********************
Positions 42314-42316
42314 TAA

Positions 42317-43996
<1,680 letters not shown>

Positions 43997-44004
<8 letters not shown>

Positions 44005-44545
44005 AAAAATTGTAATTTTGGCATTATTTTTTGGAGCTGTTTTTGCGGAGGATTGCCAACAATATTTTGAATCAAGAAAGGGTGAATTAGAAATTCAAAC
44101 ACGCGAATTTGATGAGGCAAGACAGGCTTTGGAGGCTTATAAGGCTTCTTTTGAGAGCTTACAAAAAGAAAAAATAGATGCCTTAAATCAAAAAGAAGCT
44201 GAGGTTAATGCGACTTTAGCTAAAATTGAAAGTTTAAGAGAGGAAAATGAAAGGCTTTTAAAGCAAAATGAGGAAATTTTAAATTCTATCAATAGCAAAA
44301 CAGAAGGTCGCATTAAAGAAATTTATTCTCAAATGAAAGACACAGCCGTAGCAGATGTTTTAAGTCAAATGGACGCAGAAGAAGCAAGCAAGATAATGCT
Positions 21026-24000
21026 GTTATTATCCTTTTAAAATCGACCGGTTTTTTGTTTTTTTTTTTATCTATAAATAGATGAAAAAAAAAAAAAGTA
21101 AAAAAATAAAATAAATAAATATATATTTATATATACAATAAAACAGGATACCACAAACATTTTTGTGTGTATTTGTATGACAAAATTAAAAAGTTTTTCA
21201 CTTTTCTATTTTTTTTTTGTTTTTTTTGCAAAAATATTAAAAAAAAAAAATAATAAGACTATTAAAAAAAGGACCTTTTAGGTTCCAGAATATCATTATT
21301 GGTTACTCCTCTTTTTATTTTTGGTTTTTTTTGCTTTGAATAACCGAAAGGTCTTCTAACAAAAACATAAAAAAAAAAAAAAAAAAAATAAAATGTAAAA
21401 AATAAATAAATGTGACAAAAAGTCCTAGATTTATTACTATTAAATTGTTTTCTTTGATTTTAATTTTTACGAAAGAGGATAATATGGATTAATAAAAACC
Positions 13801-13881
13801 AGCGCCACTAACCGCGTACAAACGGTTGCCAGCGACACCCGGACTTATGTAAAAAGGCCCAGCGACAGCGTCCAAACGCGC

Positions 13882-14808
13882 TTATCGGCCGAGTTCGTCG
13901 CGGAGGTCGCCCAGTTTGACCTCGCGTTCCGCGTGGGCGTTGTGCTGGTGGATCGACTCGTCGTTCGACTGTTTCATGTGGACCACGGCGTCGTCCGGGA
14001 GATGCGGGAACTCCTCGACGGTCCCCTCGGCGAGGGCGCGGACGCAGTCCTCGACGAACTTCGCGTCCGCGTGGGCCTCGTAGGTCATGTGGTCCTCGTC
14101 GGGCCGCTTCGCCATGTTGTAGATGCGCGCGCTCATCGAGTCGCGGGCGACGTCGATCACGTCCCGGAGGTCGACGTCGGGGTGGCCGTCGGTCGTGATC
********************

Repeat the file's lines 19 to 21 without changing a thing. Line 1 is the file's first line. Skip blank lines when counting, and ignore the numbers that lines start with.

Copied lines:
13801 AGCGCCACTAACCGCGTACAAACGGTTGCCAGCGACACCCGGACTTATGTAAAAAGGCCCAGCGACAGCGTCCAAACGCGC

Positions 13882-14808
13882 TTATCGGCCGAGTTCGTCG